Musk was speaking to Walter Isaacson, the president and C.E.O. of the Aspen Institute, on stage at Vanity Fair's New Establishment Summit in San Francisco. Musk, uncharacteristically wearing a suit, detailed his fears after teasing the announcement of Tesla's secretive project called "the D."
"I don't think anyone realizes how quickly artificial intelligence is advancing. Particularly if [the machine is] involved in recursive self-improvement . . . and its utility function is something that's detrimental to humanity, then it will have a very bad effect," said Musk.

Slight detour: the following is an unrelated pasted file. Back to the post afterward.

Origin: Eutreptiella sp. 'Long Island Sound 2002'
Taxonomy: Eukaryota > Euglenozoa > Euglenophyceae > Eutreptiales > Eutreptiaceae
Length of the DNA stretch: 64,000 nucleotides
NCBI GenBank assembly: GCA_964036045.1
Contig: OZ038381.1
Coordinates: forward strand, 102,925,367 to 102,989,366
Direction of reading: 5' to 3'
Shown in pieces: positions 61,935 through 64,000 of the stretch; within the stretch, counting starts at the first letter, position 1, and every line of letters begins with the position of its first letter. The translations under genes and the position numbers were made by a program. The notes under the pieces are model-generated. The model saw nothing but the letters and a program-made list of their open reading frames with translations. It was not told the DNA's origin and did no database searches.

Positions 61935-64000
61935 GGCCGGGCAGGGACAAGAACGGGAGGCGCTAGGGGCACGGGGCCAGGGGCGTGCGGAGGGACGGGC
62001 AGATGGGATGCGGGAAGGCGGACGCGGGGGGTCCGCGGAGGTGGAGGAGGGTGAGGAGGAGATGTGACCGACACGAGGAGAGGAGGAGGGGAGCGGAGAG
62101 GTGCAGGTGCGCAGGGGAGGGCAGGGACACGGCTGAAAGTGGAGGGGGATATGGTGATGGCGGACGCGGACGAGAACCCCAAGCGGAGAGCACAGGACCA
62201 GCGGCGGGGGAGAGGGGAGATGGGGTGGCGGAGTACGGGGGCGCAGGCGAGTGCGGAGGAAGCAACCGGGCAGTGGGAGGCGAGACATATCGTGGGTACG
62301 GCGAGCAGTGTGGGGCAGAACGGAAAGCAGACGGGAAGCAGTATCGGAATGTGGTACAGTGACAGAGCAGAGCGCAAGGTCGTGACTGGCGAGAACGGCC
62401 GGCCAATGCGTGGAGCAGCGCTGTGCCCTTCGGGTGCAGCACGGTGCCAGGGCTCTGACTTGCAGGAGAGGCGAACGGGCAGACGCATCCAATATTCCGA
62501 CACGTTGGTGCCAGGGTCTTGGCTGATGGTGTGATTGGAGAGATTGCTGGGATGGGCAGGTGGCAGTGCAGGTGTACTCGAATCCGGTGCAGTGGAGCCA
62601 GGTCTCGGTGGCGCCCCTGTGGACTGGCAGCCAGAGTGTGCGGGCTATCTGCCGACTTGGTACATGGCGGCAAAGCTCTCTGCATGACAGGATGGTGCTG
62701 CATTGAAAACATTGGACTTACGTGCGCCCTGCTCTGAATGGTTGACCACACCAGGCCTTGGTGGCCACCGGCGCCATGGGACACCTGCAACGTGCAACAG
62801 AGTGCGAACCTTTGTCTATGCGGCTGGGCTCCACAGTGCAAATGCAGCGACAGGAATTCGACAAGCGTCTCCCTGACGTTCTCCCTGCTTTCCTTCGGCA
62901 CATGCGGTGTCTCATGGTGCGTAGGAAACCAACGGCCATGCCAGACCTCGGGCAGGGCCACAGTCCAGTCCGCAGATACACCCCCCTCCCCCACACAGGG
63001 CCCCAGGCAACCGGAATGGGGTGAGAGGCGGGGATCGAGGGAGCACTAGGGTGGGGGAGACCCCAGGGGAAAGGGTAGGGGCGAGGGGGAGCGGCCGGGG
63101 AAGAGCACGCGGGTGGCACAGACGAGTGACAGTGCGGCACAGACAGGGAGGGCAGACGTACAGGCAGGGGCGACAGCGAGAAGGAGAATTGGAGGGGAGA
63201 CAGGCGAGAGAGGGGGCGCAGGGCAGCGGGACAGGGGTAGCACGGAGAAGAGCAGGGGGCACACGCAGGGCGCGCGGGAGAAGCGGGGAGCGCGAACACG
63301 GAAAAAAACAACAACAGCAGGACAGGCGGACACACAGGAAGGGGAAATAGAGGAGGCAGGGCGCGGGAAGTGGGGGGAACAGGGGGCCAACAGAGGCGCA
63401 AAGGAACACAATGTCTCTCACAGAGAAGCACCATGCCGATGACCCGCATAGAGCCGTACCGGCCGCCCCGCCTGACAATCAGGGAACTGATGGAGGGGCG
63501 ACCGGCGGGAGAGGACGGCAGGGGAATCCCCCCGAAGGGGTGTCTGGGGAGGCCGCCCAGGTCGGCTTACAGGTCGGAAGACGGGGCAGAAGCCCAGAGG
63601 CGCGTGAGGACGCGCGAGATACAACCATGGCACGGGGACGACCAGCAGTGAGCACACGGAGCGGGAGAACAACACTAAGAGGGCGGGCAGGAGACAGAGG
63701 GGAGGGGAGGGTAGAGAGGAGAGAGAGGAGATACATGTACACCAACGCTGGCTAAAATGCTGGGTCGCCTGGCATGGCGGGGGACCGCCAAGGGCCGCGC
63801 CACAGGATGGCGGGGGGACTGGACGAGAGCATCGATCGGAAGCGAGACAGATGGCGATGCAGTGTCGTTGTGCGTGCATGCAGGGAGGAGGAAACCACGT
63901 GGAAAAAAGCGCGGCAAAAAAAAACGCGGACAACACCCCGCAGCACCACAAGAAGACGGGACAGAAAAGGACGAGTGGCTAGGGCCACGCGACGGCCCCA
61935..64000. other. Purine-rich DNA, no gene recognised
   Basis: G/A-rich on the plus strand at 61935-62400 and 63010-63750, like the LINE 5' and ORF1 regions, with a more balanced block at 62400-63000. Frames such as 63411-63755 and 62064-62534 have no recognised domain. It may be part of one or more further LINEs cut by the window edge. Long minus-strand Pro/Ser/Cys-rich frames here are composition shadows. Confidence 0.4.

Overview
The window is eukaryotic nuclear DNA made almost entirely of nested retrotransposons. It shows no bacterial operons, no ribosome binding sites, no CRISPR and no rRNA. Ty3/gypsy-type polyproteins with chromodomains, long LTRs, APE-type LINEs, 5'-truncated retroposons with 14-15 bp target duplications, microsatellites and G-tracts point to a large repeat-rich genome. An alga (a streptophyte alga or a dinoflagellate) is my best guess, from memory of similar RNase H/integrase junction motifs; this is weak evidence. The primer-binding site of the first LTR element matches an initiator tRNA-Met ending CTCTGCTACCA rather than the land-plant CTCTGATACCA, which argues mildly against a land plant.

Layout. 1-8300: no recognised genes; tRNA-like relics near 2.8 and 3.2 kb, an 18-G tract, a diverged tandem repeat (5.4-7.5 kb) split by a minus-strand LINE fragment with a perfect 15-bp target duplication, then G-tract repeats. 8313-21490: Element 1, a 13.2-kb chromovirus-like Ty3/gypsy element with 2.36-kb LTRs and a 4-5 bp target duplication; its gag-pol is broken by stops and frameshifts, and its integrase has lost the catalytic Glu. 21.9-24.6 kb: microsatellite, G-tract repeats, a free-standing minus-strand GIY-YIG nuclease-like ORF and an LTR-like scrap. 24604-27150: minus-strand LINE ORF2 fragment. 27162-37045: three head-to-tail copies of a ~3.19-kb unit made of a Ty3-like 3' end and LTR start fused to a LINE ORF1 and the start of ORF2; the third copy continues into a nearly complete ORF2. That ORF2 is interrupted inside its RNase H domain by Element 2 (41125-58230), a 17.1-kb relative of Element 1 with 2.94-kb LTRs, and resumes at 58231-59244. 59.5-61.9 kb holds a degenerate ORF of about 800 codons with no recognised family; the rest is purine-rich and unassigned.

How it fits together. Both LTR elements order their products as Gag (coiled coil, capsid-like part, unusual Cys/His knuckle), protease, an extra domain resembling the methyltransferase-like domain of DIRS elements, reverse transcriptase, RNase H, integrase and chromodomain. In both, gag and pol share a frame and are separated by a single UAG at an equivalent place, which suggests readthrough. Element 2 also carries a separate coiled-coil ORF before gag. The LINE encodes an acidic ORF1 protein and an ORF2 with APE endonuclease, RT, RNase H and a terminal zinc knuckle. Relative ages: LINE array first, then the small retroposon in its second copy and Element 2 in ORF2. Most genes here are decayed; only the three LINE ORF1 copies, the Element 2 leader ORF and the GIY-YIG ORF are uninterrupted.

"If its [function] is just something like getting rid of e-mail spam and it determines the best way of getting rid of spam is getting rid of humans . . . " Musk trailed off, as the crowd laughed.
Isaacson asked Musk if his well-publicized desire to retire on Mars, part of the inspiration behind Musk's spacecraft company, SpaceX, could help him outrun the evil machines.
"No—more likely than not that if there's some . . . apocalypse scenario, it may follow people from Earth," said Musk.